Welcome!

Hello my name is Mrs. Deacon. Please join me as I travel to Nova Scotia to study the ecology of mammal populations.

Sunday, October 3, 2010

Kejimkujik National Park

     Today, we travelled to Kejimkujik National Park ("Keji") to examine the forest.  Keji "is representative of the Atlantic Uplands forest region, including mixed coniferous and deciduous vegetation. While much of the forest has been disturbed by past logging, superb stands of large old growth hemlock and sugar maple-yellow birch can still be found." (http://www.pc.gc.ca/) Much of Nova Scotia's forests have been damaged due to many years of logging.  Within Keji, we went to an area called the "old growth forest" containing Hemlock that gave us insite into what the inland area of Nova Scotia would have looked like if the trees had remained.
     Eastern hemlock is one of the most shade tolerant tree species in the Park. Where it can escape severe fires, it can become the oldest species as well. These factors allow it to gain dominance in size and composition on the absence of major disturbance. Several groves of hemlocks, from 200 to 300 years of age, are found in the Park.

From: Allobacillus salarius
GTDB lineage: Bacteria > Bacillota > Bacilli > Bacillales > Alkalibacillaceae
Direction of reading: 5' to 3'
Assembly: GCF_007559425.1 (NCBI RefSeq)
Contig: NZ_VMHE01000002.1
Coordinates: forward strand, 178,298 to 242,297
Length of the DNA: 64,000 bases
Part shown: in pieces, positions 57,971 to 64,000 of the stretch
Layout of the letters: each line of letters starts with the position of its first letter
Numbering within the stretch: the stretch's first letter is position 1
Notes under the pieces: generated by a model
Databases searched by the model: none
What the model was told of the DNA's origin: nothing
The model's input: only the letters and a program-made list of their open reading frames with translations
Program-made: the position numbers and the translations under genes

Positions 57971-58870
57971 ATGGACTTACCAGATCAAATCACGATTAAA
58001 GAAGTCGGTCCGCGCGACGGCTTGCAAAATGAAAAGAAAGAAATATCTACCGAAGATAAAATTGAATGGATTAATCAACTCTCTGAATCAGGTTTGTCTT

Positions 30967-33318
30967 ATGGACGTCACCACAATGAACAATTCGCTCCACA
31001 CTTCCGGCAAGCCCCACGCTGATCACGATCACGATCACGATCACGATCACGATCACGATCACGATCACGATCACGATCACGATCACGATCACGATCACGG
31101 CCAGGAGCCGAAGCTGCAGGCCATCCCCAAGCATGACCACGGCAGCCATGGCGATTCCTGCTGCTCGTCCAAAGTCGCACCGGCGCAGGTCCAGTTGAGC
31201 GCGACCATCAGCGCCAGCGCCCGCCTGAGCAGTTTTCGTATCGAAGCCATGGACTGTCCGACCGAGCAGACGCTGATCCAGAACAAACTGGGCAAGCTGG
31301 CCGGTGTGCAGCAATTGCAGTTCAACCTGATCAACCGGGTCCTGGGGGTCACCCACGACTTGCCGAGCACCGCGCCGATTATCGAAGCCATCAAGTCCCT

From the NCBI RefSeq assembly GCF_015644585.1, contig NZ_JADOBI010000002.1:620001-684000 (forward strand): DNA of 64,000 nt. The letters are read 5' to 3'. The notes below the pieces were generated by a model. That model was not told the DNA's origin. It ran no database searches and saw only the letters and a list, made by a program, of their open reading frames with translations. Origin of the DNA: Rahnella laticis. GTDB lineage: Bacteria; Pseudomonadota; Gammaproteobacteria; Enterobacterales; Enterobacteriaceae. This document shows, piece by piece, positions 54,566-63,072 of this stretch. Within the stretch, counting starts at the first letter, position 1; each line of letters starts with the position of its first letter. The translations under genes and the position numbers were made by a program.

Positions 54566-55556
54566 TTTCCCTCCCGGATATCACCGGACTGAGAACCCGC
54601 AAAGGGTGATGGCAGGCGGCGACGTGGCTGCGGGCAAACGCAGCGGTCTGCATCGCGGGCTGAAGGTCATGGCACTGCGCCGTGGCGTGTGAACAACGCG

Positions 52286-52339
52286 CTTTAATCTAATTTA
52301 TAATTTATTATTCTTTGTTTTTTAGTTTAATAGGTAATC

Forest fires do not often occur in this area, therefore the Hemlock forest has been able to reach status as a climax community. What is a climax communty?  What happens in a forest after a forest fire?


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